How DEEEP is your love? When development education called for a global citizens movement

Global citizens can change the world, claimed the DEEEP4 project back in 2013, and started a firework of over 100 single activities, including global conferences, academic research, participatory sub-granting, an explorers’ journey for systemic change and much more, pushing the boundaries of what the European Commission used to refer to as DEAR (Development Education and Awareness Raising).

Teksti: Tobias Troll

In 2003, the Development Education Forum started the DEEEP project as a support mechanism for development educators in Europe. Finnish NGOs were already part of the NGO consortium running the European Commission funded project, even before CONCORD was born. After three successful DEEEP projects, the DARE Forum, as CONCORD’s working group on development education and awareness raising was called then, scaled up ambitions, and Kehys was the lead in a new, larger project consortium: DEEEP4 aimed “to provide leadership in the EU on citizens’ empowerment for social change as part of a global movement towards a more just and sustainable world.”

Instead of a place for exchange and peer support for development educators at the margins of the so-called aid industry, DEEEP4 wanted to put global citizenship at the very centre of the global justice movement: “We have to move from development and aid to justice and solidarity, and from education as instruction to emancipation (the appropriation of rights and equality) in order to bring about systemic change. We need emancipated, global citizens to create a just and sustainable world.”

This was the ambitious core message of DEEEP4, and as Project Manager I had the challenge, and pleasure, to at least try making this a reality. Together with a wonderful team, the political support of the DARE Forum, a broad range of partners (CONCORD, CIVICUS and a new bridge to academia, EADI, the European Association of Development Research and Training Institutes), and Kehys of course at the centre as the project lead organisation, we pushed bouderies not only of DEAR, but also of conceptions and the theories of change in the ’development’ sector in general. DEEEP and the DARE Forum certainly played a key role in including global citizenship as one of four key work areas in the current CONCORD strategy.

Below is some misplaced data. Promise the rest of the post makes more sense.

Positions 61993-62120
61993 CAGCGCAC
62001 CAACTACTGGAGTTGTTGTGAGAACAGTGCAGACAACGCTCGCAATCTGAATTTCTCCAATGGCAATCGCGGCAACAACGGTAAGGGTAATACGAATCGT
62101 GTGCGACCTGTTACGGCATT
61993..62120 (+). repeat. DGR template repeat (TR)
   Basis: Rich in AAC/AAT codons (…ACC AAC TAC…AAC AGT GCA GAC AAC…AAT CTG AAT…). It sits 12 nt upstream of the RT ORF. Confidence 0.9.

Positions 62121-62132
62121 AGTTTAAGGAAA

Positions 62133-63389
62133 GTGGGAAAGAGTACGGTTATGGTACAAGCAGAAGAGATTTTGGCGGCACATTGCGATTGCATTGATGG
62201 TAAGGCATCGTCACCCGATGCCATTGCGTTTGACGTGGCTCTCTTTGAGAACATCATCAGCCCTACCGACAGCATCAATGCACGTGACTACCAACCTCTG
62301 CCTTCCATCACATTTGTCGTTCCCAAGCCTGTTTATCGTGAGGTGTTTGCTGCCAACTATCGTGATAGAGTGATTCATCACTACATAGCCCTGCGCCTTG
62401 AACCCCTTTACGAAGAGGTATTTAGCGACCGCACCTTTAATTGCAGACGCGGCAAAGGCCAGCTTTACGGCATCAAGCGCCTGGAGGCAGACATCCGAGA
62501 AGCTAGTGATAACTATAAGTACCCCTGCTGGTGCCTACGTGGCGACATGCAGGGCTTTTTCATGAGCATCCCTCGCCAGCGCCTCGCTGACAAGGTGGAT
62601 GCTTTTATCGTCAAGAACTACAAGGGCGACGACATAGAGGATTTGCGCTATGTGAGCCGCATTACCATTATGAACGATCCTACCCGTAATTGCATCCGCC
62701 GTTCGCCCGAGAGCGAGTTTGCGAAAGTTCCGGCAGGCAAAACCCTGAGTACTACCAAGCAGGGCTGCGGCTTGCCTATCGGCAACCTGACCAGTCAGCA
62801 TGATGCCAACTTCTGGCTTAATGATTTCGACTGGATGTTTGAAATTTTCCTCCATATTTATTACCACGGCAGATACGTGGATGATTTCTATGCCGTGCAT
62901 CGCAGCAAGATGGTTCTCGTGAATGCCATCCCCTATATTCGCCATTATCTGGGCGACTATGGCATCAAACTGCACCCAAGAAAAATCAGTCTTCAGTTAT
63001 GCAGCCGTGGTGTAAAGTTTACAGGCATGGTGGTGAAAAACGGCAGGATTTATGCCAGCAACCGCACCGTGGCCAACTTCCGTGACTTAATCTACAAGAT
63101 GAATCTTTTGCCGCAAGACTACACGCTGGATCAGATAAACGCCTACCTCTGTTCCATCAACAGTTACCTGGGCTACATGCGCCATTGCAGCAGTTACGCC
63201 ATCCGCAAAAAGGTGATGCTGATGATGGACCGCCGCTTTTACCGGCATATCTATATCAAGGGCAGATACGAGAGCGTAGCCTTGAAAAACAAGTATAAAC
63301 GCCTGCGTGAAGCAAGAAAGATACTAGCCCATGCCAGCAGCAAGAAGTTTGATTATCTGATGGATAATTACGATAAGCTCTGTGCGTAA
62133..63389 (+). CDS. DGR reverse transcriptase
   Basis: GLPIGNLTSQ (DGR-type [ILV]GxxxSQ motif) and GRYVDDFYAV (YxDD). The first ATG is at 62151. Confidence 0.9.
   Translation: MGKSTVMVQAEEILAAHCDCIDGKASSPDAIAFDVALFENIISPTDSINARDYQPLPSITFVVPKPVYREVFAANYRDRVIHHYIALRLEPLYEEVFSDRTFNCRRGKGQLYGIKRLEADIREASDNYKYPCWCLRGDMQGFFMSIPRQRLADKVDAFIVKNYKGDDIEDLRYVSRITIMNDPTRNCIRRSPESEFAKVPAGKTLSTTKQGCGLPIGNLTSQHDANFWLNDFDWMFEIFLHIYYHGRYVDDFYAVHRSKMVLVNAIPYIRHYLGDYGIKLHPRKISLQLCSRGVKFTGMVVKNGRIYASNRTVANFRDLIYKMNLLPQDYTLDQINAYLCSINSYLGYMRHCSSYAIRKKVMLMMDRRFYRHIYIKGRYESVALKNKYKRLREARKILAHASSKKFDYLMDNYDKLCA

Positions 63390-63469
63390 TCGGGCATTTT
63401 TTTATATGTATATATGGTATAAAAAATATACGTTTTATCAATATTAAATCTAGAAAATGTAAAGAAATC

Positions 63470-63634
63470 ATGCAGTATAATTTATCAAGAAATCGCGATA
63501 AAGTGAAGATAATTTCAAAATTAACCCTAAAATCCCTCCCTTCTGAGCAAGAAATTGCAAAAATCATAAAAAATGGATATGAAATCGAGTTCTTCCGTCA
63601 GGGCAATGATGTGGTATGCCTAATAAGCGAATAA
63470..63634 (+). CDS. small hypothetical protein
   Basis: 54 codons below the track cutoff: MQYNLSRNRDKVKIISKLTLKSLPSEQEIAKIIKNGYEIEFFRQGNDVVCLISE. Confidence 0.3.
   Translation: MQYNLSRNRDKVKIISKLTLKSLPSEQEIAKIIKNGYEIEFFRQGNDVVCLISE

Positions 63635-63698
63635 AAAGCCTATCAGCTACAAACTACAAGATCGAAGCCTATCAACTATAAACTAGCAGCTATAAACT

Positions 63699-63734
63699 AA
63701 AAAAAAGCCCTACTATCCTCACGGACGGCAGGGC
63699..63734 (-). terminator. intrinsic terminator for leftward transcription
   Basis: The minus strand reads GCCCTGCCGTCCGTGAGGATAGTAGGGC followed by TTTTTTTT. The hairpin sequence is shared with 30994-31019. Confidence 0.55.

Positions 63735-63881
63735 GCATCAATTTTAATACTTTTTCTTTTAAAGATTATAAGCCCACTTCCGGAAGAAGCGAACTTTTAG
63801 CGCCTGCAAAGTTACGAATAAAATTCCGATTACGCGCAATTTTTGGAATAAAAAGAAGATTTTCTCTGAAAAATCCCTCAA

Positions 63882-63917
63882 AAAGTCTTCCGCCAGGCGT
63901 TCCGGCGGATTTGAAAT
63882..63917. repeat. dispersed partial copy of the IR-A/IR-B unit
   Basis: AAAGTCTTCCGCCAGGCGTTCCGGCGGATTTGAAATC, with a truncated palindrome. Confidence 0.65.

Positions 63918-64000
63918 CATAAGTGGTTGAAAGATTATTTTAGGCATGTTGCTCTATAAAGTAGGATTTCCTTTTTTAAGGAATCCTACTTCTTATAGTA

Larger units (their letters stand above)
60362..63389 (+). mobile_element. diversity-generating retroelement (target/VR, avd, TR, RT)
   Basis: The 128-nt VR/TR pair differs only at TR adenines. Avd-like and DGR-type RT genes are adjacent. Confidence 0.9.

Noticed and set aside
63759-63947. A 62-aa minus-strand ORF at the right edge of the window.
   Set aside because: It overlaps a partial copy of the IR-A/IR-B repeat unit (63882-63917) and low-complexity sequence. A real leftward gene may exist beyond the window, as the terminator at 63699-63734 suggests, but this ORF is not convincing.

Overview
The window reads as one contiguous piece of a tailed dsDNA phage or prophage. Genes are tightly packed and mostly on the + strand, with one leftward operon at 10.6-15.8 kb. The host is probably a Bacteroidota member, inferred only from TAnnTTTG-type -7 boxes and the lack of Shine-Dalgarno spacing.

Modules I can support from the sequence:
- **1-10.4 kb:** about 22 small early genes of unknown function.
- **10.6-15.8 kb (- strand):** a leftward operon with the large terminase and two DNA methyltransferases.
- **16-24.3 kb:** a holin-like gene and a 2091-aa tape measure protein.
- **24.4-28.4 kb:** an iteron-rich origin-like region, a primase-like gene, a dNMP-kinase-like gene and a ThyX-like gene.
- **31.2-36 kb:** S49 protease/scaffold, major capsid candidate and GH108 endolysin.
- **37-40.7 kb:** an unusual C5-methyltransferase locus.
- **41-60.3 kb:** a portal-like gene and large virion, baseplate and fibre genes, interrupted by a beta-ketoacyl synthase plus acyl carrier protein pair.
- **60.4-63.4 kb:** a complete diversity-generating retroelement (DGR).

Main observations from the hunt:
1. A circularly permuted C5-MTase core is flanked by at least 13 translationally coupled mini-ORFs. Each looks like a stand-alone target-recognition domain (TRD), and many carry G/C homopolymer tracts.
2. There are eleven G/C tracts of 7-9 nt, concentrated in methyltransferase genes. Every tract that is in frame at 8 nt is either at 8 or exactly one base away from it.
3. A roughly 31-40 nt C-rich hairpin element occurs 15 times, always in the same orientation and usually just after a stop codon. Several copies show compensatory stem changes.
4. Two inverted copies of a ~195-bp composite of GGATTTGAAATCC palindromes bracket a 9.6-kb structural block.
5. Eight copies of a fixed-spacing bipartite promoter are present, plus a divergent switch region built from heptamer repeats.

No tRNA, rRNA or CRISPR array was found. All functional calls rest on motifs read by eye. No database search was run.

Facing an ever more tangible global systemic crisis, where inequalities, erosion of human rights and democracy, and exploitation of people and planet are symptoms of the same systemic disfunctionalities, global citizenship had to move to the centre of any serious attempt to bring about global justice. And this systemic challenge had to touch not only on emancipating citizens to become part of a global citizens movement, but also questioned our own theories of change and organisational politics. How can the premises of development move from the logic of a ’powerful donor’ and ’grateful receiver’ to de-colonising our mindsets and power-relations? How can we experiment with opening to alternative worldviews and narratives, in the spirit of the World Social Forum rallying slogan: “Another world is possible”?

DEEEP experimented with such diverse approaches as a global conference series Towards a World Citizens Movement, taking development educators out of their ’Northern” (and ’development’) comfort zone to discuss in Johannesburg and Tunis with social movement partners from around the world, to co-organise what we called a European Citizens Summit in a tent in front of the European Parliament, to build a global advocacy alliance to (successfully) push for the inclusion of global citizenship education in the SDGs, or to let applicants in a sub-granting scheme discuss between peers who should get the money. Some of the learning and new connections created in DEEEP4 are reflected in the academic text book Education, Learning and the Transformation of Development, published as part of the project by Routledge in 2016.

Internally, we tried to ’walk the talk’ and tried out new approaches to learning, procurement, hierarchies and organisational functioning. One of these inventions was to have a critical friend (Johannes Krause) to accompany the project over the three years, rather than having only the required final project evaluation. He wrote in his final report:

“DEEEP4 was a very idealistic and pure project in its ambition to promote – and to live – transformative system change. At the same time, the project itself was (in its set up and identity, through its context, by its functioning) part of the very system it was criticising and challenging. This was the key contradiction built into DEEEP4. This paradox – and the dedication of the key people shaping the project – characterised DEEEP4, gave it its magic and created the wealth of experiences and results, successes and failures, moments of enthusiasm and of confusion which made DEEEP4 a unique adventure.”

With the Kehys led Bridge 47 -project this adventure continues and will help to strengthen global citizenship education, included under article 4.7. in the SDGs. Good luck Kehys with this new challenge!